As part of a bid to tackle rogue landlords, Croydon Council has pushed forward with a scheme to designate the borough a Private Rented Property License Area. This means that the owners of every privately rented home in the borough must apply to the council for a license in order to continue to rent their property:
- The license, called a Croydon Private Rented Property License (CRPL), will be a legal requirement from 1 October 2015.
- From that date, it will be an offence to rent a property without a license.
- Under the scheme, there will be fines of up to £20,000 for a landlord renting without a license, and with fines of up to £5,000 for breaches of any of the license conditions.
- The license will cost £750 for 5 years, after which it needs to be renewed.
- Landlords who apply to the scheme before 30 September 2015 will get a one off early registration discount of £350 for 5 years.
- Under the scheme, applicants will have to demonstrate that they are a ‘fit and proper’ person in order to be licensed to rent.
Why is this a good policy?
Any proposal to deal with ‘rogue landlords’- landlords who exploit tenants and routinely ignore their repairing obligations and other statutory obligations in relation to health and safety and overcrowding – must be welcomed in a context where they are hugely profiting from tenants’ lack of options in a private rented sector that has doubled in the last fifteen years. A report by the Citizens Advice Bureau in May of this year found that rogue landlords are pocketing some “£5.6bn in rent on unsafe homes that put tenants in danger, including £1.3bn in housing benefit”. The charity also reported that some 740,000 households in England were living in privately rented homes that presented a threat to their health, including 510,000 households with children. All of these houses were found to have category one hazards, such as excessive cold or risk of falls, yet these tenants paid on average £157 a week in rent.
Existing sanctions in the form of fines have proved ineffective as deterrents. A list of convicted landlords put together by Environmental Health News (EHS) found that there have been just 2,006 convictions between 2006 and 2014 in England, and these have resulted in fines of only £3 million in total – or an average of £1,500 per conviction. Many of those convicted are still trading as landlords and housing experts have suggested that many landlords see these fines as merely ‘business expenses’. To put this in context, a rogue landlord identified by the EHS report as the worst repeat offender, having been convicted 7 times and fined a total of £16,565, makes about £188,000 a year in rental income.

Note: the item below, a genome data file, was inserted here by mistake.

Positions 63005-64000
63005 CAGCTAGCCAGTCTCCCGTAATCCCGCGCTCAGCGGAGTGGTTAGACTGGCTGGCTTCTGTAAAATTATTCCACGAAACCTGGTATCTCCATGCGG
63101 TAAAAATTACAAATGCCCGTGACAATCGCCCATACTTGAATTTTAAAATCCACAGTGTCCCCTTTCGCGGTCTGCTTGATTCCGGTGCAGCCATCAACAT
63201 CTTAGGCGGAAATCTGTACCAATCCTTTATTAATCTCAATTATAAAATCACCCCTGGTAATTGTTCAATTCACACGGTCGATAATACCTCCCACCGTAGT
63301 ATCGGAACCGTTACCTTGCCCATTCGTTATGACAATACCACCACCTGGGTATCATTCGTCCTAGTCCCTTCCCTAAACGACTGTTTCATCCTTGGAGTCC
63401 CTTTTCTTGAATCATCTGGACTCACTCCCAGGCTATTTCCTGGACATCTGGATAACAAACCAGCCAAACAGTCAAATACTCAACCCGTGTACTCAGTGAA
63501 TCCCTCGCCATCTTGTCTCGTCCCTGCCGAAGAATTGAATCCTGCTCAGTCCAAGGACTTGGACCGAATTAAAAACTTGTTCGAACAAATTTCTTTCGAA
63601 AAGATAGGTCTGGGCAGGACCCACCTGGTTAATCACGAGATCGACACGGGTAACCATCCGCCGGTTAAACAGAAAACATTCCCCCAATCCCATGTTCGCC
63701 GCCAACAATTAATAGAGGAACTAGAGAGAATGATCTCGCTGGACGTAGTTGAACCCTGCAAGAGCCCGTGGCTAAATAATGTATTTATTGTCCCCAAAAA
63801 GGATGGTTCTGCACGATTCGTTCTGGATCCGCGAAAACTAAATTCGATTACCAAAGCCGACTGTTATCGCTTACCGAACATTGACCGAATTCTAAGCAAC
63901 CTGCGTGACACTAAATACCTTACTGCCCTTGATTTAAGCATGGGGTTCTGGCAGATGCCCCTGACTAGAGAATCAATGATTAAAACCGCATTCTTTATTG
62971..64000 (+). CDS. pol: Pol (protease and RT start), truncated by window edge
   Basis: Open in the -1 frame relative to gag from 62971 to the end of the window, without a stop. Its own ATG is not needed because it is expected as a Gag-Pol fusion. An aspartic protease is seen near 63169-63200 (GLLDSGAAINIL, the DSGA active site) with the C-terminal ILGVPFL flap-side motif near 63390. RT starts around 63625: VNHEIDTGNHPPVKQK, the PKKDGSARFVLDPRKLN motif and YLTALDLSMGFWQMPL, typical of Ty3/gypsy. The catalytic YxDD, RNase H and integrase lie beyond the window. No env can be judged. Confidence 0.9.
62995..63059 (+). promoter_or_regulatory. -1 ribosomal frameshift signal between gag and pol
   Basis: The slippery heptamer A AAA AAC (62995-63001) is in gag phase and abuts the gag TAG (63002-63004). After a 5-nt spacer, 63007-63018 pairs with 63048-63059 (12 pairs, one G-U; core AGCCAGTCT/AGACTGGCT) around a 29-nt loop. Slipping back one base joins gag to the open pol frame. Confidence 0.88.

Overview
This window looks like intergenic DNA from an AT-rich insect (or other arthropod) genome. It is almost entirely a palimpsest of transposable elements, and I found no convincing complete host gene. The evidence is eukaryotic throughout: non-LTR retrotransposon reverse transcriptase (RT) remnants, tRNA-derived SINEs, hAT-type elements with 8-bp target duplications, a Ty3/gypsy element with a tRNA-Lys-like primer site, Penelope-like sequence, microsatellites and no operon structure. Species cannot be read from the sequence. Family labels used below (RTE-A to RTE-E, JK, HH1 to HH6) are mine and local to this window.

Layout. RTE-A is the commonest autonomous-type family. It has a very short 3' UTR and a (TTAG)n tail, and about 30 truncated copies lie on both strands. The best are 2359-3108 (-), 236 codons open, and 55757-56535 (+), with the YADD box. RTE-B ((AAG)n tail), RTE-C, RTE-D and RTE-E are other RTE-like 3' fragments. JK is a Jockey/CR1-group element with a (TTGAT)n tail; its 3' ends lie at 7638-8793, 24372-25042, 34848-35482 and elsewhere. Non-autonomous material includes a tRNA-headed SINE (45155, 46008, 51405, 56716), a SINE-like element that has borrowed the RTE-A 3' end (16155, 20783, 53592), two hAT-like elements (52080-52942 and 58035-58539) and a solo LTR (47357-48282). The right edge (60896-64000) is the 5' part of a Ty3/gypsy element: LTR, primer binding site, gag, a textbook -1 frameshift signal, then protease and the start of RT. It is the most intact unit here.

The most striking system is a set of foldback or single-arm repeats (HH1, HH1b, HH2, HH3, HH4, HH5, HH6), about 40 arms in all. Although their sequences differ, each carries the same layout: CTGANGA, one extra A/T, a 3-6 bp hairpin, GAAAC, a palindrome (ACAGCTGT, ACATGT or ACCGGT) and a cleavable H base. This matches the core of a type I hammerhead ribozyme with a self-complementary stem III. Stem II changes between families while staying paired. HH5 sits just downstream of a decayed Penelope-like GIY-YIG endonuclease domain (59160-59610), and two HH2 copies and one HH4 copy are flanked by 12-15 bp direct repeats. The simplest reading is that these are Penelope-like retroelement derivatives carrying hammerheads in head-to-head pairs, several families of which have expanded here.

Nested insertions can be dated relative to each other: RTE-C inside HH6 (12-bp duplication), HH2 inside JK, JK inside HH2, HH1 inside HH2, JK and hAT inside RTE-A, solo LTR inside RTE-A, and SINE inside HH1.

Effect of the scheme
By imposing requirements that a licensee be a ‘fit and proper person’ and that they renew their license every five years, local authorities will have far greater powers to prevent repeat offenders to continue trading as landlords. The power to penalise landlords under the scheme is also greater – not only can landlords who fail to achieve acceptable management standards and proper licenses be penalised up to £20,000, in some cases local authorities may even assume management control of a property.
Why Croydon brought in scheme
Croydon Council in its consultations for the scheme identified not only poor management practices by landlords but that intimidation, harassment and anti-social behaviour by landlords was endemic in the borough, which has experienced some of the largest growth in private sector rented accommodation in London. In the last 5 months of 2014, the Council states its tenancy management team documented some 104 cases of illegal eviction and intimidation by landlords and an increase in the seriousness and urgency of complaints about disrepair – some 1,371 complaints were documented in 2013/2014, 17% of which were category 1 hazards.
Landlords attempting to challenge the scheme
Not surprisingly, landlords and letting agencies are nearly unanimously opposed to the scheme. A judicial review is underway, with landlords arguing that this is an unnecessary bureaucratic interference in their tenancies that unfairly penalises the majority of landlords who are acting responsibly. They have dubbed it ‘the tenant tax’, arguing that the increased costs arising from the scheme would only be passed onto tenants in the form of higher rents. The scheme also led to a sort of stand-off between the Government and the Council. In response to landlord association’s complaints about licensing schemes for the private sector, the Conservative Housing Minister Brandon Lewis introduced a bill which required local authorities to obtain ministerial consent before introducing such ‘blanket schemes’. The Labour dominated Council responded by pushing through the scheme 5 days before the bill became law on 1 April 2015.
History of such schemes
Such schemes are nothing new – they were provided for in the Housing Act 2004, and have been implemented in Newham, Barking and Dagenham and Waltham Forest where they are popular with tenants and have been used to bring a number of prosecutions against private sector landlords. Out of all the tenants consulted by Croydon Council, 70% supported the scheme. With authorities continuing to discharge their obligations to house social tenants to the private sector, and more people than ever being priced out of the housing market, it is all the more important to have regulated private rented sector with effective deterrents for rogue landlords.